Injera

Diversify your kitchen with Ethiopian injera!

Injera is a flat bread and isinjera characterized by being soft and spongy. It is a national food in Ethiopia and in Eritrea and is consumed daily in both countries. To properly eat injera you have to use your right hand only. Injera is used in place of silverware, as a plate and sometimes even as a table. Small pieces are torn and used to scoop up a variety of meats, vegetables, stews and salads. The main ingredient in Injera is teff flour. Teff flour is high in fiber and iron. In Ethiopia teff flour is the main ingredient used in the bread. In the United States injera bread tends to have a mixture of all-purpose flour or whole wheat flour, in place of the large amounts teff flour that is traditionally used. Injera comes in different varieties in Ethiopia such as white, red or black.

To buy teff flour locally you should try grocery stores such as Whole Foods. The Blue Nile restaurant in Ferndale, Mich. is a traditional Ethiopian restaurant that serves injera; it is served lining the plate and soaks up the sauces from the foods that are served on top of it. Similar types of bread are eaten in surrounding countries such as Somalia, Sudan and Yemen.

Michigan State University Extension encourages you to try the below recipe for Ethiopian injera.

Ethiopian injera

Ingredients

1/4 cup of Neff flour

3/4 cup of all-purpose flour

1 cup of water

A pinch of salt

Peanut or vegetable oil

Mixing bowl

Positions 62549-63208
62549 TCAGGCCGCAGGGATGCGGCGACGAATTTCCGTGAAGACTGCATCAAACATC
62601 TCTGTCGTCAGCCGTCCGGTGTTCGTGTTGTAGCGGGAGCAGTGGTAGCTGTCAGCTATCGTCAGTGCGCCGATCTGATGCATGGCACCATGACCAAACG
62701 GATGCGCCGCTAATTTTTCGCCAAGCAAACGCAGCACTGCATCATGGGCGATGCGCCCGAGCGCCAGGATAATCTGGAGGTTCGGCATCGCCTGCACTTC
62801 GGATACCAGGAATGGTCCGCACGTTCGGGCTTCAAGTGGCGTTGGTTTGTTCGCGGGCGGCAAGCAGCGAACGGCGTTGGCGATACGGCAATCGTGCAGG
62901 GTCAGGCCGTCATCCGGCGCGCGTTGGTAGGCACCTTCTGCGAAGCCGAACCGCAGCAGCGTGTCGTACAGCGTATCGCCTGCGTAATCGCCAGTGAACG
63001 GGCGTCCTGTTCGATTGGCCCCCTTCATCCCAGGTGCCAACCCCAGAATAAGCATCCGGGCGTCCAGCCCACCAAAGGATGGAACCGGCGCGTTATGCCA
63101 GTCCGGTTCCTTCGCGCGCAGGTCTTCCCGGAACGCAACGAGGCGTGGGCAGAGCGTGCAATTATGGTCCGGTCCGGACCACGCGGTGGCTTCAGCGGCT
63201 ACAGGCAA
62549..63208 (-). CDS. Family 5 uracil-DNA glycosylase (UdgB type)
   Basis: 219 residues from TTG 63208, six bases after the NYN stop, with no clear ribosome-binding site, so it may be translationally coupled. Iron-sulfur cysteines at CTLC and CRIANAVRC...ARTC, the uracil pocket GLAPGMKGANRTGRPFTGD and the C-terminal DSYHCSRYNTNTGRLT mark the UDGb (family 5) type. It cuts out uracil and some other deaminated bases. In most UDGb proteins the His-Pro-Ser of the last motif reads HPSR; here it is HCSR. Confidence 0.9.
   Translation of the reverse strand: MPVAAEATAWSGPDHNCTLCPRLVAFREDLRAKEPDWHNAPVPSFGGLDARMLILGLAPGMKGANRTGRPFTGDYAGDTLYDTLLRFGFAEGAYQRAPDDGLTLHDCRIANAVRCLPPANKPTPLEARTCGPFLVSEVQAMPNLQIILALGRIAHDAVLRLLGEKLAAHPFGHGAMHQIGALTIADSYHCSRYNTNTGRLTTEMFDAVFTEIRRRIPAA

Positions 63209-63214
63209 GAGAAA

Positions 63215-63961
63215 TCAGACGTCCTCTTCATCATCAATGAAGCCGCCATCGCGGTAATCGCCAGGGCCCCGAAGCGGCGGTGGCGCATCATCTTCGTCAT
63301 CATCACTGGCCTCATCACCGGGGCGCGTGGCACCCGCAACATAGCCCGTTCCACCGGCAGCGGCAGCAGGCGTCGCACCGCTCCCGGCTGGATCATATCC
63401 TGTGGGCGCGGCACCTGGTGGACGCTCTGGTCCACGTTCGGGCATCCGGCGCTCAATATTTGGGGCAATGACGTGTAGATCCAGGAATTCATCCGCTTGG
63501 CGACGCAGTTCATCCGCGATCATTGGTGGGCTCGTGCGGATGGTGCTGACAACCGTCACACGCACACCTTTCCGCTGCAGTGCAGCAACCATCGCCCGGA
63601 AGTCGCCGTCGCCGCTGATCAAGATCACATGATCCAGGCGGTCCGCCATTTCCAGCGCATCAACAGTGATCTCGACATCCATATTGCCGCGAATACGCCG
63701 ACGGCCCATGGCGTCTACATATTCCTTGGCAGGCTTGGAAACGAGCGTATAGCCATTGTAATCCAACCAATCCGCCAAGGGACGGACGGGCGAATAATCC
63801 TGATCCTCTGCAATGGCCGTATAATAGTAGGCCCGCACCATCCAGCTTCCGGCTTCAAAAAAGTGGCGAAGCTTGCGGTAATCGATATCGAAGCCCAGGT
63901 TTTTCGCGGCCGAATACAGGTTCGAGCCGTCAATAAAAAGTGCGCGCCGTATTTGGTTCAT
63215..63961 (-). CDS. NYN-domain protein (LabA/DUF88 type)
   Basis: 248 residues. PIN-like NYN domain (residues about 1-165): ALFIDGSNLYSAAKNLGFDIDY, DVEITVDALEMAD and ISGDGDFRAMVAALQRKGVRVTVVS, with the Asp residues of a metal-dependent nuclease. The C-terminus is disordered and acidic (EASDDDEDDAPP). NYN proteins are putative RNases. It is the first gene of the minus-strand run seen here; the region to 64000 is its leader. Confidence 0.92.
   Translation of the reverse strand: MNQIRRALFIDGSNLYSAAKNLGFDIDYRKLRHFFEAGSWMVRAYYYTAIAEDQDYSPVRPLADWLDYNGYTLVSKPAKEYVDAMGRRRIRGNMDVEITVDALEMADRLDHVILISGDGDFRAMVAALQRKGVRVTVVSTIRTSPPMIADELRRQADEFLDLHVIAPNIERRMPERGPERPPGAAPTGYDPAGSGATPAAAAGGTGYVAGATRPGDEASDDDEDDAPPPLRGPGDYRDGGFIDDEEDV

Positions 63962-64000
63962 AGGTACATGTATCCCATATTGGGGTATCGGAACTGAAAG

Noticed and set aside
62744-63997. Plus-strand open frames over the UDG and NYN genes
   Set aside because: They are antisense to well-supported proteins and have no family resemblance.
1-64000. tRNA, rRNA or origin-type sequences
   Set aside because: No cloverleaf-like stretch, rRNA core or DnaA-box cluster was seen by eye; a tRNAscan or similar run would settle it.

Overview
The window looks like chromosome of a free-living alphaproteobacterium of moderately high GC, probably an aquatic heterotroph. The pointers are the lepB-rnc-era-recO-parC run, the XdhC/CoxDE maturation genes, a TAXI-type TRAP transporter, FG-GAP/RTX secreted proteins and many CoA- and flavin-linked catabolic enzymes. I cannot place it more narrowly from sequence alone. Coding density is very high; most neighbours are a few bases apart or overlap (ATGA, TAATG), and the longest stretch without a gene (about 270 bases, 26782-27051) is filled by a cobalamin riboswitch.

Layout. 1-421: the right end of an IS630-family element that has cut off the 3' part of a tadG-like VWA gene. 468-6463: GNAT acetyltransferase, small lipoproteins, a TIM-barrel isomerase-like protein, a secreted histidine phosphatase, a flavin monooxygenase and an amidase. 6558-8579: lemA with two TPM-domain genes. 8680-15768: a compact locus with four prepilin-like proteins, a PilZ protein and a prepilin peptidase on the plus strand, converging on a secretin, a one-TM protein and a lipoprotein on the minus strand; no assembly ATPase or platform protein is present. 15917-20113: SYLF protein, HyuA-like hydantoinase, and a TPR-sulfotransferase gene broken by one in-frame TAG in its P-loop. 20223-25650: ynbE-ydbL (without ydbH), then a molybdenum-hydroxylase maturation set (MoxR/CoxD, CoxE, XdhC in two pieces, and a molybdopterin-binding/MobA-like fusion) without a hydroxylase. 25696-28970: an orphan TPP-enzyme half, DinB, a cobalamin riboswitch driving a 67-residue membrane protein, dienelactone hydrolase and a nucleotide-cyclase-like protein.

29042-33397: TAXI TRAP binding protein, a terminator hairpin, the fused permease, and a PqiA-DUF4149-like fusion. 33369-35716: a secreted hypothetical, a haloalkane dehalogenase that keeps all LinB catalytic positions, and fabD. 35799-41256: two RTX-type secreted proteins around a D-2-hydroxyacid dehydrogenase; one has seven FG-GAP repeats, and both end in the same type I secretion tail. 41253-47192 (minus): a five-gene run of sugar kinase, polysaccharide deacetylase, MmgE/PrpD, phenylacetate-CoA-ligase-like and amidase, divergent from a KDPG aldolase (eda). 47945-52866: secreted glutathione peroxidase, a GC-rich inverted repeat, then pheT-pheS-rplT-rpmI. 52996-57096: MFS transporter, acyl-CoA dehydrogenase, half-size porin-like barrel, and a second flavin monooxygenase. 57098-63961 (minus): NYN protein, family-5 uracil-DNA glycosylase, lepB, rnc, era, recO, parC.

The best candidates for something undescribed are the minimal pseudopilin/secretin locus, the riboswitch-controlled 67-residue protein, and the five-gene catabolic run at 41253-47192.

Non-stick skillet or cast iron skillet

Directions

1. Put the teff flour in the bottom of a mixing bowl and sift in the all-purpose flour. 

2. Slowly add the water, stirring to avoid lumps.

3. Put the batter aside for a day or more (up to three days) to allow it to ferment. In this time, your injera batter will start to bubble and acquire the slight tanginess for which it’s known. Note: If you find that your injera batter does not ferment on its own, try adding a teaspoon of yeast.

4. Stir in the salt.

5. Heat a nonstick pan or lightly oiled cast-iron skillet until a water drop dances on the surface. Make sure the surface of the pan is smooth; otherwise your injera might fall apart when you try to remove it.

6. Coat the pan with a thin layer of batter. Injera should be thicker than a crêpe, but not as thick as a traditional pancake. It will rise slightly when it heats.

7. Cook until holes appear on the surface of the bread. Once the surface is dry, remove the bread from the pan and let it cool.

Related Events

Related Articles

Related Resources